by Cam Cassels
This past week, Amazon let loose a massive marketing campaign aimed at converting music listeners to their streaming platform, Amazon Music. Developed with global independent agency Wieden+Kennedy, this campaign employs star power and the power of Alexa backed by one mantra: A Voice Is All You Need.
Almost everyone today who listens to music has streamed a song. Launched in 2008, Spotify changed the landscape of the music industry and became the leading streaming platform. Little competition existed until Apple released their own streaming service, Apple Music, in 2015. Since then, Spotify has remained the leader in users, but Apple Music has made significant strides to close the gap.
Both services have strangled the market with tens of millions of paid subscribers. Below these two streaming giants, Amazon Music holds a distant third place. However, with their new marketing campaign, ‘A Voice Is All You Need,’ Amazon has officially put Spotify and Apple Music on notice.
‘A Voice Is All You Need’ is Amazon’s first national TV marketing campaign for their music service, featuring international stars like Ariana Grande, Kendrick Lamar, Queen, Kane Brown, and SZA. Throughout August and September, Amazon will launch four animated video ads with these artists’ voices as the focal point.
The campaign aims to encourage users of Amazon’s Alexa enabled devices to access Amazon Music through the voice activation feature. Instead of tapping the screen to select a song, anyone with an Alexa-enabled device could say the tune they would like to hear.
Amazon has remained quiet about their exact number of paid subscriptions, but a report released last October stated that they had 16 million paid subscribers (Amazon has suggested that they have surpassed 20 million, but this number is unverified). Still, this number lags far behind Spotify’s 83 million and Apple Music’s 50 million.
In the same report, Amazon states that they had doubled their paid subscriptions over a six-month period in 2017. Although Amazon has yet to step in the same ring as the two heavyweights, their streaming service has gained impressive traction.
Amazon’s marketing strategy echoes their belief in the home smart speaker as the future of everyday listening. Bluetooth enabled speakers have become incredibly popular in the last few years, and many projections suggest more accelerated growth. A report by eMarketer shows that sales of smart speakers are growing by 47.9% annually, the fastest growing tech product since the smartphone.
The eMarketer report also predicts that there will be over 90 million smart speaker users in the United States alone by the end of 2018. Also, the research firm, Canalys, projects 300 million global smart speaker users by the end of 2022.
Of those 300 million, Canalys predicts that Amazon will have a 34% market share, while Apple is projected to have just 10%. Spotify does not have a smart speaker on the market, yet. Amazon hopes that the growth of home smart speakers combined with Amazon Music can turn them into a top streaming contender.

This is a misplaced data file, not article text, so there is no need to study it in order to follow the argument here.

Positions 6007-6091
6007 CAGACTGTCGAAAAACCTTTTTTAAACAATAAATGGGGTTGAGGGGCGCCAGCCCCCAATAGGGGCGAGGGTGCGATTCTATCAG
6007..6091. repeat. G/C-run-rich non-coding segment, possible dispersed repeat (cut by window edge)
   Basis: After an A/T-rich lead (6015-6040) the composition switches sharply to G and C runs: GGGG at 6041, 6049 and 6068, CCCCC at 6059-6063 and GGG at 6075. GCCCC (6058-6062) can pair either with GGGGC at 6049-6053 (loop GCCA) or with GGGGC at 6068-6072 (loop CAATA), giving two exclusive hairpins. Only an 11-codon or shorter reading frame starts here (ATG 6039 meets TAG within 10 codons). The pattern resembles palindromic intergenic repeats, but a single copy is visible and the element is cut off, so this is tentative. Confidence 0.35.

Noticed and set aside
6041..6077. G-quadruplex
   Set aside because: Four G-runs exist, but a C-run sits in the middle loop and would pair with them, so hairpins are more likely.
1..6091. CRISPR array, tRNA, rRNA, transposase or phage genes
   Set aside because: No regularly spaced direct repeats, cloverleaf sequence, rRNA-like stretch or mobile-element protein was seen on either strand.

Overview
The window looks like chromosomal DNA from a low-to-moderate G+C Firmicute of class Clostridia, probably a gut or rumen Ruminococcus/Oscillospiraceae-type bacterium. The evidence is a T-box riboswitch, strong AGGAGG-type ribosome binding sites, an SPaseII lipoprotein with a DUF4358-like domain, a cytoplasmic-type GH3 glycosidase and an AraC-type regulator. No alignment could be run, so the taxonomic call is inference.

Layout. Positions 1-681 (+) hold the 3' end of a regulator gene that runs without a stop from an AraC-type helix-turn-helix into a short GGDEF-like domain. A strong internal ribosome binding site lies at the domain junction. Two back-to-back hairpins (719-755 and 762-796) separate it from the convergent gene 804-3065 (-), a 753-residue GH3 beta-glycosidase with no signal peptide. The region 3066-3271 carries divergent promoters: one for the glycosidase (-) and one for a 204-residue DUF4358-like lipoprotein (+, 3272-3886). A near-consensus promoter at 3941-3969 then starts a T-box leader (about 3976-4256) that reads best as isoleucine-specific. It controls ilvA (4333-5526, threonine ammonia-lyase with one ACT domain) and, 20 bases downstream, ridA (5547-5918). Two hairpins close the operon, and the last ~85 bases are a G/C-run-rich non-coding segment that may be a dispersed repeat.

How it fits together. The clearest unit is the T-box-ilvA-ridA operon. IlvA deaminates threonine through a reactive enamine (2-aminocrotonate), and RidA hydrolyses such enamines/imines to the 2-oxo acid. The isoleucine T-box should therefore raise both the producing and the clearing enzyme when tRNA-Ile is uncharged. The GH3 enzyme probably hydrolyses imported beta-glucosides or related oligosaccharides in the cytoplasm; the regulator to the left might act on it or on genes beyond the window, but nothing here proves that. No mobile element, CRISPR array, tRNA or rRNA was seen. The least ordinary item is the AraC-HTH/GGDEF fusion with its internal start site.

Amazon has the tools to take on the Goliaths with a seamless listening experience. Garnering one-third of smart speaker sales and over 16 million paid streaming users, Amazon can manipulate these dual markets into a formidable streaming threat. If Amazon has this titan potential, how are they still so far behind Spotify and Apple Music? Amazon arrived fashionably late to the streaming game. Amazon Music was not released until late 2016, more than eight years after Spotify and almost two years after Apple Music. Tens of millions of streaming users had already become comfortable with another platform.
Largely subscription based, most music streaming platforms charge a monthly fee ($9.99 for Spotify or Apple Music) to the customers’ credit or debit cards. To seize existing streamers away from another platform, Amazon must convince users to abandon comfortability for what they believe is a better product.
A huge selling point of Spotify or Apple Music is user familiarity. Through algorithms, they learn listener habits to adapt to each user. The longer a customer uses the product, the smoother the experience. Knowledge of navigation, saved songs and playlists, brand loyalty, and algorithmic adaptation are all obstacles that Amazon must face for effective conversion.
To combat these obstacles, Amazon has a simple strategy: make the subscription cheaper. Customers who already have an Amazon Prime account can enjoy Amazon Music for just $7.99 per month, or $79 for an annual subscription. Amazon Prime members can pay $41 less per year for Amazon Music than they would pay for Apple Music or Spotify. However, users who are not Amazon Prime members must pay the monthly streaming standard, $9.99. Non-Amazon Prime members will not reap any financial benefits when leaving their existing service.
Over the next few months, the 'A Voice Is All You Need' campaign will appear on television screens, billboards, radio spots, and website advertisements across the globe in an attempt to sway both Amazon Prime Members and those not on the service. Amidst Amazon's first formidable push to join the streaming elite, customers will decide how Bezos' music beast will stack up.